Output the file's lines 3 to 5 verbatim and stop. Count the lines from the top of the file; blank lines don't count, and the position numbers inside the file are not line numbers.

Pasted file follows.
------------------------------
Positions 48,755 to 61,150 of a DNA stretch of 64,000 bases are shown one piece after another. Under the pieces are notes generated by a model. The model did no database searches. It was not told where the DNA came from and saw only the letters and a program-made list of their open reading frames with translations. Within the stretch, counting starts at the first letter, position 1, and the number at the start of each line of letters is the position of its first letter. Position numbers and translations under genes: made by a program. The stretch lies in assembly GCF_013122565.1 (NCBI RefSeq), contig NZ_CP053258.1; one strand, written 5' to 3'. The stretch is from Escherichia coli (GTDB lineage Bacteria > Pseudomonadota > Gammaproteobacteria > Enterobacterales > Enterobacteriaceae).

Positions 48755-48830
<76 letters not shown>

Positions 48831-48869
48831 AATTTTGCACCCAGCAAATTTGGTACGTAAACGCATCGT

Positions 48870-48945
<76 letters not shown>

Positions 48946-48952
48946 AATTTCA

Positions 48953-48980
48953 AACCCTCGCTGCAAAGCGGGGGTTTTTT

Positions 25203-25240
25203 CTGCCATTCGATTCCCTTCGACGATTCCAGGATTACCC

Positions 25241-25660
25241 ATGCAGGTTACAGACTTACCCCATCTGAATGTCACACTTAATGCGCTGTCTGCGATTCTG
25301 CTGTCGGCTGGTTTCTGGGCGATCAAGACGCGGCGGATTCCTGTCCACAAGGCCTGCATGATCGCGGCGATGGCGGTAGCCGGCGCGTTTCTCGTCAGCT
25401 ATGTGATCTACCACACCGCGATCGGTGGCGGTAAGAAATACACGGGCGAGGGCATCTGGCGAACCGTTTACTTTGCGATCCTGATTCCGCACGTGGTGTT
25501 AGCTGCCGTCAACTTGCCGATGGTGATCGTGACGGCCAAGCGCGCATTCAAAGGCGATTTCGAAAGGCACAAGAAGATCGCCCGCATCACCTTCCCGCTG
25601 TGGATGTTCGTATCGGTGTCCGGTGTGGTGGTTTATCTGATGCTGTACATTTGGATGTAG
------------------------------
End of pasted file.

<76 letters not shown>

Positions 48831-48869
48831 AATTTTGCACCCAGCAAATTTGGTACGTAAACGCATCGT